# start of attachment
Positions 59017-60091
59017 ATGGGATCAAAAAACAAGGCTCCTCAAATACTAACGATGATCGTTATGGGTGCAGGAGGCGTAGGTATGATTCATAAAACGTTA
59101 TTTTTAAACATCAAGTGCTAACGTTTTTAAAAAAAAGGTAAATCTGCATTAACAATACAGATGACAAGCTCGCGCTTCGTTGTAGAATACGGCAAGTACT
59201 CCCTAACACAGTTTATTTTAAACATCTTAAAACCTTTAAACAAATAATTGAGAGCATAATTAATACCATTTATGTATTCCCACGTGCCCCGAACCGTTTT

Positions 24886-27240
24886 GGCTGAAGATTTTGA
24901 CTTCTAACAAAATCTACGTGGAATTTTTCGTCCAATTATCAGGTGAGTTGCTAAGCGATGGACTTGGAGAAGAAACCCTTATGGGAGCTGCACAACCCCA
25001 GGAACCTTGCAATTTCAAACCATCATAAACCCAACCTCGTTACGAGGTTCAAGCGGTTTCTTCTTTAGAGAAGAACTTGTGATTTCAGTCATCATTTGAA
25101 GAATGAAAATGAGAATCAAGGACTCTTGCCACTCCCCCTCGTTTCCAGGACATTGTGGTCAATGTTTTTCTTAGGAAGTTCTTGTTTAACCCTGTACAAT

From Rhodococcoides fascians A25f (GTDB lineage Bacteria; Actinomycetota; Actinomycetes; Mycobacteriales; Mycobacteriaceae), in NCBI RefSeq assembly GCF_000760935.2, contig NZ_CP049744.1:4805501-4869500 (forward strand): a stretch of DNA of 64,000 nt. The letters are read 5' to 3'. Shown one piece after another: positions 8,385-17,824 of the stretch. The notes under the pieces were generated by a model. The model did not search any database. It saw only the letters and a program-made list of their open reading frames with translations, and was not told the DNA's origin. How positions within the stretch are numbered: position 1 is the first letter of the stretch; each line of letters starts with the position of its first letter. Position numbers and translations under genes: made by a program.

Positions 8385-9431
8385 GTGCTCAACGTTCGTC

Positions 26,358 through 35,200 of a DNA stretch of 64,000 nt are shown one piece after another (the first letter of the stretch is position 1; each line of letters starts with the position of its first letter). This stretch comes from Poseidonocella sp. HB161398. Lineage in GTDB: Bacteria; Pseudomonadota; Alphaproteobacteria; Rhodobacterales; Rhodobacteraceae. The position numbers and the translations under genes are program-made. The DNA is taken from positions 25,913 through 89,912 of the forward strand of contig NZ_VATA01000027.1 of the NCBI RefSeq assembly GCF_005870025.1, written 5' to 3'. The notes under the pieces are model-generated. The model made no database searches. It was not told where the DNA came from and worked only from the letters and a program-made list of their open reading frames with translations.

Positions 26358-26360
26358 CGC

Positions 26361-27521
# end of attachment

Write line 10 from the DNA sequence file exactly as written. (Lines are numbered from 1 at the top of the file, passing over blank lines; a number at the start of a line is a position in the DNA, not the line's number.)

From Rhodococcoides fascians A25f (GTDB lineage Bacteria; Actinomycetota; Actinomycetes; Mycobacteriales; Mycobacteriaceae), in NCBI RefSeq assembly GCF_000760935.2, contig NZ_CP049744.1:4805501-4869500 (forward strand): a stretch of DNA of 64,000 nt. The letters are read 5' to 3'. Shown one piece after another: positions 8,385-17,824 of the stretch. The notes under the pieces were generated by a model. The model did not search any database. It saw only the letters and a program-made list of their open reading frames with translations, and was not told the DNA's origin. How positions within the stretch are numbered: position 1 is the first letter of the stretch; each line of letters starts with the position of its first letter. Position numbers and translations under genes: made by a program.